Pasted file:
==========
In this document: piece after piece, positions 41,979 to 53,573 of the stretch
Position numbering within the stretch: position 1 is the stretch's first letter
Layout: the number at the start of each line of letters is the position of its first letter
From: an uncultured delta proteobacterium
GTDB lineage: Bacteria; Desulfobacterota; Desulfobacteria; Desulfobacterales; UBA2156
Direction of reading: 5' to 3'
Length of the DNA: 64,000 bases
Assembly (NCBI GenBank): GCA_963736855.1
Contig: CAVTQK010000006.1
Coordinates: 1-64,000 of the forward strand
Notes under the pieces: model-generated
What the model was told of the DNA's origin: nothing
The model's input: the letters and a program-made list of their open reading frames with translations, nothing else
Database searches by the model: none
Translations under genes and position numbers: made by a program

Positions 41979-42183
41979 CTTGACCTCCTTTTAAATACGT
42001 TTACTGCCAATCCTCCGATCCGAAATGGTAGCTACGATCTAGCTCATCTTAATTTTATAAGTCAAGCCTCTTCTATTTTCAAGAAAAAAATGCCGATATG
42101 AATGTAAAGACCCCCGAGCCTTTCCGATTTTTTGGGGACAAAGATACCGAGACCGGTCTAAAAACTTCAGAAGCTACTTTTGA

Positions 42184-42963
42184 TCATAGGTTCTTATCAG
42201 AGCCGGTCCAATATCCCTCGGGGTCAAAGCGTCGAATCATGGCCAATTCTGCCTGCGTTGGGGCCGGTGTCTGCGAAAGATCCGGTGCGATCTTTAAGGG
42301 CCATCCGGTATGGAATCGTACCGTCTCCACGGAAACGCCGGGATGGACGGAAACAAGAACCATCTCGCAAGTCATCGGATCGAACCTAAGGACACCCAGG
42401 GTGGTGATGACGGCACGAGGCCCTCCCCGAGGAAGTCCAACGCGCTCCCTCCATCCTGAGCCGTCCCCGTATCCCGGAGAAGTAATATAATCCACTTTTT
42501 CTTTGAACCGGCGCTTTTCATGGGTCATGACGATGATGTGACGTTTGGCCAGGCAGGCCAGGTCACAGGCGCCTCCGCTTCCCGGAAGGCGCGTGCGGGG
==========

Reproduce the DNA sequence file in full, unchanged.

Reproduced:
In this document: piece after piece, positions 41,979 to 53,573 of the stretch
Position numbering within the stretch: position 1 is the stretch's first letter
Layout: the number at the start of each line of letters is the position of its first letter
From: an uncultured delta proteobacterium
GTDB lineage: Bacteria; Desulfobacterota; Desulfobacteria; Desulfobacterales; UBA2156
Direction of reading: 5' to 3'
Length of the DNA: 64,000 bases
Assembly (NCBI GenBank): GCA_963736855.1
Contig: CAVTQK010000006.1
Coordinates: 1-64,000 of the forward strand
Notes under the pieces: model-generated
What the model was told of the DNA's origin: nothing
The model's input: the letters and a program-made list of their open reading frames with translations, nothing else
Database searches by the model: none
Translations under genes and position numbers: made by a program

Positions 41979-42183
41979 CTTGACCTCCTTTTAAATACGT
42001 TTACTGCCAATCCTCCGATCCGAAATGGTAGCTACGATCTAGCTCATCTTAATTTTATAAGTCAAGCCTCTTCTATTTTCAAGAAAAAAATGCCGATATG
42101 AATGTAAAGACCCCCGAGCCTTTCCGATTTTTTGGGGACAAAGATACCGAGACCGGTCTAAAAACTTCAGAAGCTACTTTTGA

Positions 42184-42963
42184 TCATAGGTTCTTATCAG
42201 AGCCGGTCCAATATCCCTCGGGGTCAAAGCGTCGAATCATGGCCAATTCTGCCTGCGTTGGGGCCGGTGTCTGCGAAAGATCCGGTGCGATCTTTAAGGG
42301 CCATCCGGTATGGAATCGTACCGTCTCCACGGAAACGCCGGGATGGACGGAAACAAGAACCATCTCGCAAGTCATCGGATCGAACCTAAGGACACCCAGG
42401 GTGGTGATGACGGCACGAGGCCCTCCCCGAGGAAGTCCAACGCGCTCCCTCCATCCTGAGCCGTCCCCGTATCCCGGAGAAGTAATATAATCCACTTTTT
42501 CTTTGAACCGGCGCTTTTCATGGGTCATGACGATGATGTGACGTTTGGCCAGGCAGGCCAGGTCACAGGCGCCTCCGCTTCCCGGAAGGCGCGTGCGGGG